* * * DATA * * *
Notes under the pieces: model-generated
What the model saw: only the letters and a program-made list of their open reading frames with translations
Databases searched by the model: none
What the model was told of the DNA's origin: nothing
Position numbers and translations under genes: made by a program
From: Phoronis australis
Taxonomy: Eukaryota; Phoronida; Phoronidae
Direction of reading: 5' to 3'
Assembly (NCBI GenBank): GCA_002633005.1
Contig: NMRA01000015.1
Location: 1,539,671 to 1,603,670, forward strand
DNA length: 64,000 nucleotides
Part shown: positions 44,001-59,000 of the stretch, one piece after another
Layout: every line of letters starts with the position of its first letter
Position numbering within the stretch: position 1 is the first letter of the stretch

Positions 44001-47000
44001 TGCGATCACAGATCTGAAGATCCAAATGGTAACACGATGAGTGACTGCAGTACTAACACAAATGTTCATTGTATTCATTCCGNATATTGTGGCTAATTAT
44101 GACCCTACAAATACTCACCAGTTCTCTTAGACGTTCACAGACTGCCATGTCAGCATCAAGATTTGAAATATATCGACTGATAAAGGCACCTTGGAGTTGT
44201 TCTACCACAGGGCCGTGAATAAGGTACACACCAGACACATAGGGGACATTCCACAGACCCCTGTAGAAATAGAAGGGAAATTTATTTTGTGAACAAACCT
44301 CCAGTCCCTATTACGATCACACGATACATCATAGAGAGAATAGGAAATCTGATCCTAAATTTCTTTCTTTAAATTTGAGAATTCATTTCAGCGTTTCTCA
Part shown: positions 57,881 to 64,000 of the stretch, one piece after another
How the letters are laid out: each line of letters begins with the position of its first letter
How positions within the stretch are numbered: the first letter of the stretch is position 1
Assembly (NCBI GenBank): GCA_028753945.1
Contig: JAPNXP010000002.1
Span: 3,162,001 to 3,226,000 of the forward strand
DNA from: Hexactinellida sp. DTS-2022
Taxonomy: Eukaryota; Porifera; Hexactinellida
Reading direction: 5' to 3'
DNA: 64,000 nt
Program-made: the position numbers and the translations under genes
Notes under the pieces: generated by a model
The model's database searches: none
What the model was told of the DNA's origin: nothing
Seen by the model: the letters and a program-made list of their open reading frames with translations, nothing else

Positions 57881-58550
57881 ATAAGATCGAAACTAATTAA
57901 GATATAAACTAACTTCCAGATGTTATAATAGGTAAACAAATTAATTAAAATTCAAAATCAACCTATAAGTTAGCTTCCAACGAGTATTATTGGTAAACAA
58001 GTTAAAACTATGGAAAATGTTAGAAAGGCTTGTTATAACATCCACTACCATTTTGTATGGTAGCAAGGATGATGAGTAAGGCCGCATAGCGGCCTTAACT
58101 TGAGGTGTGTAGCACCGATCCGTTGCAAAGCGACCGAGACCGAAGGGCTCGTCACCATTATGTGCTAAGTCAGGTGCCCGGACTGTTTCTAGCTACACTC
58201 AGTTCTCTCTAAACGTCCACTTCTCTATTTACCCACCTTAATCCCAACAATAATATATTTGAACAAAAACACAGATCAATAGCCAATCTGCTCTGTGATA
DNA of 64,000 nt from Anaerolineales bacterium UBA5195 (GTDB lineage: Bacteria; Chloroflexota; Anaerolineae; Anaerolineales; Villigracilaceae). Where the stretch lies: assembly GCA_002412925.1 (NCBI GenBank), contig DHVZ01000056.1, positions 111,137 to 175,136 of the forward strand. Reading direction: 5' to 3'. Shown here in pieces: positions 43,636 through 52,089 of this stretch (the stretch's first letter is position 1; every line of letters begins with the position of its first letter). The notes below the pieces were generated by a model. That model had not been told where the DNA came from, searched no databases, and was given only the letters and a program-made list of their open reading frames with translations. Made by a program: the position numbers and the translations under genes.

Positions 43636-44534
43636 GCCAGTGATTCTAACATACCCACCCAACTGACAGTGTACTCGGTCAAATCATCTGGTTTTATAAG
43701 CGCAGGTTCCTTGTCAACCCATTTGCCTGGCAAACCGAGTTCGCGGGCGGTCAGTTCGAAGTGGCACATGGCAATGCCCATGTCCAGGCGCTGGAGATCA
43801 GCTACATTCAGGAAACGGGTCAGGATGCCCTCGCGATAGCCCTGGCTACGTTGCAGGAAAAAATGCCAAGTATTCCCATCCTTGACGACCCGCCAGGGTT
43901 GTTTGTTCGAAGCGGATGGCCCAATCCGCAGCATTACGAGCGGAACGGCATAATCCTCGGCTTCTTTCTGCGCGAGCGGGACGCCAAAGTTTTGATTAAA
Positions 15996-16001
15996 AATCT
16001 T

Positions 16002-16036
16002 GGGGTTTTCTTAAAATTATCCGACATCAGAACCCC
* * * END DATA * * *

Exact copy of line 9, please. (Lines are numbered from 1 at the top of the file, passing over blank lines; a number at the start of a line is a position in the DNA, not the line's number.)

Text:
Assembly (NCBI GenBank): GCA_002633005.1